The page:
Viewing 24 posts - 1 through 24 (of 24 total)
  • FOI request for employment terms
  • DT78
    Free Member

    Anyone done this?

    My companies redundancy policy link is blank in the employee hub.  Its been this way for at least two months since I noticed, probably far longer.  So far I’ve been blanked by HR despite chasing (politely) and the union have sent a mail to the same person and have also been blanked

    I’d like to know what the redundancy policy actually is, rather than what I might remember or am told informally.

    Anecdotal comments from someone close to HR is ‘there isn’t a policy’ which I’m wondering means they are rewriting it.  Its important to me (and maybe others) as it is a significant benefit with the insurance it provides.  Should it be watered down, then it makes moving on look much more appealing

    Should I cause a fuss, seems no one else is bothered

    benpinnick
    Full Member

    You cant request an FOI from a company. You can request information they hold on you specifically, but that would only be your contract Im guessing, which you may already have a copy of.

    DT78
    Free Member

    I’ve been there a long time, I don’t have a physcial copy,  only what is available electronically on the employee hub (which is blank for this specific policy)

    1
    Ewan
    Free Member

    You can only do a FOI to a public org (e.g. civil service type place). If your company is not public (e.g. Macdonalds or something) then maybe it’d be a DPA subject access request – but i’m not sure they’d give you what you want under that.

    Twodogs
    Full Member

    the union have sent a mail to the same person and have also been blanked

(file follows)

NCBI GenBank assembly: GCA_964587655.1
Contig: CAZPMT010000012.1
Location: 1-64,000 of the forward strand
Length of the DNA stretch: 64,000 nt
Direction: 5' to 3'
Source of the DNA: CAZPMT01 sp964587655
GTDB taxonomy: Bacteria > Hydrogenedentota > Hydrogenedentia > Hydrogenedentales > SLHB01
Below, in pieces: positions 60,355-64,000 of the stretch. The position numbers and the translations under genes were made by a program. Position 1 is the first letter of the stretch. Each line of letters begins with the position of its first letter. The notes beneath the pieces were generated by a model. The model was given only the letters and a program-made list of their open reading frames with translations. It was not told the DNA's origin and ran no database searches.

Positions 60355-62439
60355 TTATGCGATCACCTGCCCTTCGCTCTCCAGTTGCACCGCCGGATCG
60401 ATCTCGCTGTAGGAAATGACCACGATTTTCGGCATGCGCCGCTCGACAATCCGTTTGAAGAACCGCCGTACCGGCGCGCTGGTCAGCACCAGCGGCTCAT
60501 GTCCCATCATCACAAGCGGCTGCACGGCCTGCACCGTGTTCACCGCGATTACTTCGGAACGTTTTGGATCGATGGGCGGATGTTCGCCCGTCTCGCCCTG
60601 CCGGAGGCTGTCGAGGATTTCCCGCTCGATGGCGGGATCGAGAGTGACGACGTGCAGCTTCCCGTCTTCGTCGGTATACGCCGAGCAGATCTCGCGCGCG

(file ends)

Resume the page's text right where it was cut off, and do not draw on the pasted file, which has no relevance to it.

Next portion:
Surely the easiest thing would be for the union to contact some more senior HR people?

    db
    Free Member

    Is the policy contractual? If its not then company can basically do what they like without any consultation. Contractual they may have duty to consult on any changes (currently going through this in work as company proposing to make some changes to the calculations).

    1
    poly
    Free Member

    1. As others have said FOI requests only apply to public bodies.  Unless your organisation in a public (ie. government / pseuo government) org they will just laugh at you for asking for a FOI request.

    2. Companies are under no obligation to have a redundancy policy.  The fact anecdotally you have heard there isn’t one and the section of the employee intranet is blank would seem to suggest they don’t currently have one.   My experience is organisations may temporarily have something when undergoing reorganization but it will be short lived – why would they commit to doing anything more than statutory on an indefinite basis.  There may be exceptions in big unionised places but then I’d expect the union knew the answer.

    3. A policy that discourages people who want to leave from going in the hope of a better payout in the future is not in the company’s best interest.

    4. If the company really hits hard times the policy would be irrelevant and only statutory redundancy would apply so if you think redundancy is likely you may not get the bumper deal you are hanging on for.

    Finally, a friend hung on hoping for a great voluntary redundancy package from her miserable civil service job.  She was expecting the deal was going to be good enough for her to take early retirement – about 3.5 yrs early.  In reality, by the time they got to the point when redundancy was expected, so many people had jumped ship that she didn’t get it and she’s basically stuck there for 3.5 yrs; her less patient colleagues all left through “natural attrition” and filled the sort of jobs she might have applied for.  Be careful what you wish for.

    2
    Daffy
    Full Member